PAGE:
Ansi C, getting the current time

Discussion in 'Mac Programming' started by MacDonaldsd, Jan 4, 2008.

  1. MacDonaldsd macrumors 65816

    MacDonaldsd

    Joined:
    Sep 8, 2005
    Location:
    London , UK
    #1
    I need to get the time at certain intervals of my programme.

    The problem is I need to get the time a lot, so I also the amount of nano seconds, or all the times are the same.

    Im currently using the method below which prints the value in hh:mm:ss

    Code:
    time_t     now;
        struct tm  ts;
        char       buf[80];
    
        // Get the current time
        time(&now);
    
    
        // Format and print the time, "hh:mm:ss "
        ts = *localtime(&now);
        strftime(buf, sizeof(buf), "%H:%M:%S", &ts);
        printf("%s\n", buf);
     
  2. Cromulent macrumors 603

    Cromulent

    Joined:
    Oct 2, 2006
    Location:
    The Land of Hope and Glory
    #2
    Stick it in a funtion which returns the time and then just call that funtion when you want the time?
     
  3. MacDonaldsd thread starter macrumors 65816

    MacDonaldsd

    Joined:
    Sep 8, 2005
    Location:
    London , UK
    #3
    Sorry my mistake if I didn't make it clear,

    My problem is the accuracy is not enough, I already have it in a function.
     
  4. Eraserhead macrumors G4

    Eraserhead

    Joined:
    Nov 3, 2005
    Location:
    UK
  5. iSee macrumors 68040

    iSee

    Joined:
    Oct 25, 2004
    #5
    I don't think the standard C library includes time fucntions with nanosecond or microsecond accuracy. It does have some functions that deal with "ticks" but the actual length of a tick is platform dependent. In my experience they are usually on the order of 1/60th sec which probably won't work for you.

    I know you said you wanted an ANSI C solution, but if you can wided your requirements a little, look at the timer functions available in the C POSIX library: <sys/time.h>. Much of the POSIX library is implemented on many platfroms. POSIX's implemented in glibc, for example (I think).
     
  6. sord macrumors 6502

    Joined:
    Jun 16, 2004
    #6
    How about clock_gettime?

    Code:
    #include <stdio.h>
    #include <stdlib.h>
    #include <time.h>
    
    int main(int argc, char *argv[])
    {
    	struct timespec *thetime = (struct timespec *)malloc(sizeof(struct timespec));
    	if (clock_gettime(CLOCK_REALTIME, thetime))
    		printf("Hmm...it failed...\n");
    	else
    		printf("Seconds: %ld, nano: %ld\n", thetime->tv_sec, thetime->tv_nsec);
    	free(thetime);
    	return 0;
    }
    
    Make sure you link with librt (gcc -o file file.c -lrt)
     
  7. MacDonaldsd thread starter macrumors 65816

    MacDonaldsd

    Joined:
    Sep 8, 2005
    Location:
    London , UK
    #7
    Thanks for all the replies its appreciated,

    I used the information Eraserhead linked to, and I managed to solve my problem.
     
  8. ramzez macrumors member

    Joined:
    Feb 25, 2008
    #8
    can you post your solution as clock_gettime is not available for mac osx. thanks!
     
  9. MacDonaldsd thread starter macrumors 65816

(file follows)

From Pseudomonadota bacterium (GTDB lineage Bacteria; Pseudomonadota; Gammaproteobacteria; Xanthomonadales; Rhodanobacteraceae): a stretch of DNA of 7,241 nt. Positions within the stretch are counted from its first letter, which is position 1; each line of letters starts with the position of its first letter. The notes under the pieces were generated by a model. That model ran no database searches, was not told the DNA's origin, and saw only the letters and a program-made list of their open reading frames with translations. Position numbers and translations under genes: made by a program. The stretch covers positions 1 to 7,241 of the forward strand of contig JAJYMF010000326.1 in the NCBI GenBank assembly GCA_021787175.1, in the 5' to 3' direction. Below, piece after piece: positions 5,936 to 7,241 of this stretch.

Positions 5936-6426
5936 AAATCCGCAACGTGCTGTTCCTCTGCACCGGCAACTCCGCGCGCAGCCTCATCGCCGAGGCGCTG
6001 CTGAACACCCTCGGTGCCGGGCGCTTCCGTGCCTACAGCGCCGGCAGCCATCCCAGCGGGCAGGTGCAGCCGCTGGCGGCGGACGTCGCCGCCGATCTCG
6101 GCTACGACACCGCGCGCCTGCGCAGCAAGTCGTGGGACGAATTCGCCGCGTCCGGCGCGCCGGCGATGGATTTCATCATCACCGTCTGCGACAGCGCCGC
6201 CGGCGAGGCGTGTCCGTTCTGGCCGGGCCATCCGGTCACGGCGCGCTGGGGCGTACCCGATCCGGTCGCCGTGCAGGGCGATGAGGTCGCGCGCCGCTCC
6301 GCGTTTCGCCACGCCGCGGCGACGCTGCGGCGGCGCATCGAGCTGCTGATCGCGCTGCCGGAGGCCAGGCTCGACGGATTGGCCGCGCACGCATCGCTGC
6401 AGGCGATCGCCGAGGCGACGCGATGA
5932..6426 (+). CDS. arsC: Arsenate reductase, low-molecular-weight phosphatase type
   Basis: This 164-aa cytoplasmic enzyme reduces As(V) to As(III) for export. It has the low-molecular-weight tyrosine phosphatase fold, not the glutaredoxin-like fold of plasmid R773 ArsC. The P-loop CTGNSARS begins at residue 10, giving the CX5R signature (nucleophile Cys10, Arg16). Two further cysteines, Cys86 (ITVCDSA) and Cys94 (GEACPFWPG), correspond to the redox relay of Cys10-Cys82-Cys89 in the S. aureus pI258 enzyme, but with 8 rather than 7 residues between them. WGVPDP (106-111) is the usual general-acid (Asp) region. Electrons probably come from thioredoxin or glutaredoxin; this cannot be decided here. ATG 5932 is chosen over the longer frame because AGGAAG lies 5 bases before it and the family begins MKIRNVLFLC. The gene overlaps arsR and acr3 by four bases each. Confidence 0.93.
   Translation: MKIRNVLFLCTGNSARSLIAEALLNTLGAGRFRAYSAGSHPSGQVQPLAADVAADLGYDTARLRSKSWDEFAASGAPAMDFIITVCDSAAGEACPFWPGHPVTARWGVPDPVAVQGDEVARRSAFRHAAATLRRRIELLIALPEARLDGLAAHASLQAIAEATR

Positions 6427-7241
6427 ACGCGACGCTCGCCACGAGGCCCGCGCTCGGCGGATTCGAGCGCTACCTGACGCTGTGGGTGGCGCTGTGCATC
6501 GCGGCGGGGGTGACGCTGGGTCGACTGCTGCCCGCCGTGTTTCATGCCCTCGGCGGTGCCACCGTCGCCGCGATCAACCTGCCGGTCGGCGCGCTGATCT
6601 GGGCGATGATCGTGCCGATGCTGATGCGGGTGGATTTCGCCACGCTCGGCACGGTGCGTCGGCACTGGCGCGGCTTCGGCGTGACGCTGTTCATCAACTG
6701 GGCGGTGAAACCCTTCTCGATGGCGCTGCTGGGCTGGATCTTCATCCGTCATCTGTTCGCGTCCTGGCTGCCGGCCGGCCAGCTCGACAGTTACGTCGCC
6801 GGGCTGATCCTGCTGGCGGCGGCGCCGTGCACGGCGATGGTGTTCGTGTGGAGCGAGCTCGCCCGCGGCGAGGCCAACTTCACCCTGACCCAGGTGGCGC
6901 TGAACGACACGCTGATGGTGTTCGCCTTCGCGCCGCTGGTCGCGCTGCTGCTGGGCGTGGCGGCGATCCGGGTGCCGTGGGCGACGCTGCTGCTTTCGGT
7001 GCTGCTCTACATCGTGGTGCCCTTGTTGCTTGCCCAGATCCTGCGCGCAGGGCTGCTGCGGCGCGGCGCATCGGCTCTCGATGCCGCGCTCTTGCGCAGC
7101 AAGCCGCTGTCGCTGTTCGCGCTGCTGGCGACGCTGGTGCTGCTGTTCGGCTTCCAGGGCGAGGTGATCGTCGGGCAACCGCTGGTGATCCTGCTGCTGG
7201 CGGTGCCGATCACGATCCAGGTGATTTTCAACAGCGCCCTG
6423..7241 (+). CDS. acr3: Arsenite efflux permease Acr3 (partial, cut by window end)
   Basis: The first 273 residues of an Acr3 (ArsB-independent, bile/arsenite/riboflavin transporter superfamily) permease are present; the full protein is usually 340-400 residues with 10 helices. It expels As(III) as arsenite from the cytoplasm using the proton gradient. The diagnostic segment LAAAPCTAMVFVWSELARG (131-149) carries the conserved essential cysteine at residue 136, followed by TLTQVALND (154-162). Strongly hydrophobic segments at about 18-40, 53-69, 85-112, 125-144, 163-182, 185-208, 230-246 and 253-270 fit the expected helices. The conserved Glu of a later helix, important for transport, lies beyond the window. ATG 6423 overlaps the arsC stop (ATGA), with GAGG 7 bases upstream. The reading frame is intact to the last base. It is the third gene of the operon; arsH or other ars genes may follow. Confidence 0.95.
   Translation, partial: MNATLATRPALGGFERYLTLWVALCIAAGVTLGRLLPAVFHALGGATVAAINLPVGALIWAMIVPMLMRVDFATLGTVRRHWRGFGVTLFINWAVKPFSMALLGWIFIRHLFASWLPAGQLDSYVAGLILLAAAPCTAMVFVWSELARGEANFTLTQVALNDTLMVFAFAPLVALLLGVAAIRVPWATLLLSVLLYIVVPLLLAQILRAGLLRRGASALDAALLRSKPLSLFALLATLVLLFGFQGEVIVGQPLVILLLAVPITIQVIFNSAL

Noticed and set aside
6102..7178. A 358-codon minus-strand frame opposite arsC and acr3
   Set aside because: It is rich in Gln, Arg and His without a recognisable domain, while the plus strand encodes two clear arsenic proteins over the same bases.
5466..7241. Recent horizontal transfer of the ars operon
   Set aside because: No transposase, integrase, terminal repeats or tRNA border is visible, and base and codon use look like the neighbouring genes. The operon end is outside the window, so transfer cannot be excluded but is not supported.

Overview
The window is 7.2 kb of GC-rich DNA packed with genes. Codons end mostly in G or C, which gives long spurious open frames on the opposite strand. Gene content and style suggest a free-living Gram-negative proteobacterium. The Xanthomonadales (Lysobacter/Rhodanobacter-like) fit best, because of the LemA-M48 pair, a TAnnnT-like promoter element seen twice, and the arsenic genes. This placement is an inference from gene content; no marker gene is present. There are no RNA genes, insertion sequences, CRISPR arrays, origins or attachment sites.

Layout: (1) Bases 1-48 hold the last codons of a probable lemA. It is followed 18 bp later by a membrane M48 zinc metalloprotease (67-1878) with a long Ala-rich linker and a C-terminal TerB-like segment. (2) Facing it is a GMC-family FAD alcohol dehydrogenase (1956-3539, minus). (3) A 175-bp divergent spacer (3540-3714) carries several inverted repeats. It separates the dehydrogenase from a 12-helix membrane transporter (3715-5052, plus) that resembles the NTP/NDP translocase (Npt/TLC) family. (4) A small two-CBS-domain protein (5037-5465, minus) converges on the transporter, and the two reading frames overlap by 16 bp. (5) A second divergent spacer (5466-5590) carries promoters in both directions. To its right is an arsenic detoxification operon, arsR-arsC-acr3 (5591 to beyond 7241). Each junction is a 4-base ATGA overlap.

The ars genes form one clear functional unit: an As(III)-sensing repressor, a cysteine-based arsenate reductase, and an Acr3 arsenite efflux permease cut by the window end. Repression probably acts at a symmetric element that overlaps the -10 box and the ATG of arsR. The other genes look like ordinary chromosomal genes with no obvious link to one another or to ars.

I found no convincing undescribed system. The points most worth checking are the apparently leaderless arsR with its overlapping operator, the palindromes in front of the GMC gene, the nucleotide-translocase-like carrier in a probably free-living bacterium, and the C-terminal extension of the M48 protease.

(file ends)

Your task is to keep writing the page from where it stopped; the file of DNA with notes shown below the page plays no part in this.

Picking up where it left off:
MacDonaldsd

    Joined:
    Sep 8, 2005
    Location:
    London , UK
    #9
    Hi its been a long time since I actually looked at this code but you can have it all the same.

    The variable current time buffer is char array.

    char currentTimeBuffer[30];



    Code:
    
    
    void getTheTime()
    {
    	/*Global variable currentTimeBuffer and is over written when this function is called
    	 with the current time*/
     	time_t     now;
        struct tm  ts;
    	
        // Get the current time
        time(&now);
        ts = *localtime(&now);
    	
    	/*strftime taken from "The C programming language"
    	Formats the time HH:MM:SS*/
        strftime(currentTimeBuffer, sizeof(currentTimeBuffer), "%H:%M:%S", &ts);
    
    	
    
    		
    	
    }
    
     
  10. gnasher729 macrumors P6

    gnasher729

    Joined:
    Nov 25, 2005
    #10
    ANSI C will probably not be good enough for what you want. On MacOS X (whether you are using Carbon or Cocoa) you can use the three CoreFoundation functions

    CFAbsoluteTimeGetCurrent
    CFTimeZoneCopySystem
    CFAbsoluteTimeGetGregorianDate

    CFAbsoluteTimeGetCurrent gets the current time in seconds since some fixed starting data, with about nanoseconds resolution. That may be good enough for many purposes; for example if you want to know what was the time between two mouse clicks. The time is in GMT (Greenwhich Mean Time), so it is independent of your time zone.

    CFAbsoluteTimeGetGregorianDate converts an absolute time into years, months, days, hours, minutes, seconds (seconds with nanosecond resolution). You can pass a time zone to this function, otherwise the time is in GMT again.

    CFTimeZoneCopySystem gives you the system time zone to pass to CFAbsoluteTimeGetGregorianDate; so you get the time where _you_ are. That's what you would use to display a clock.
     
  11. ramzez macrumors member

    Joined:
    Feb 25, 2008
    #11
    thanks, would be ok to use it with pthread_cond_timedwait() ? if not what would be the best one to use?
     
  12. laprej macrumors regular

    Joined:
    Oct 14, 2005
    Location:
    Troy, NY
    #12
    You can use the time stamp counter. Intel has an instruction for it - rdtsc. There's some inline assembly on the Wikipedia page for it, too.

    RDTSC

    Basically the TSC is incremented at every cycle so, ideally, no two should ever be the same. If you need to know how long that actually is, you can divide the 64-bit return value by your core clock rate.
     

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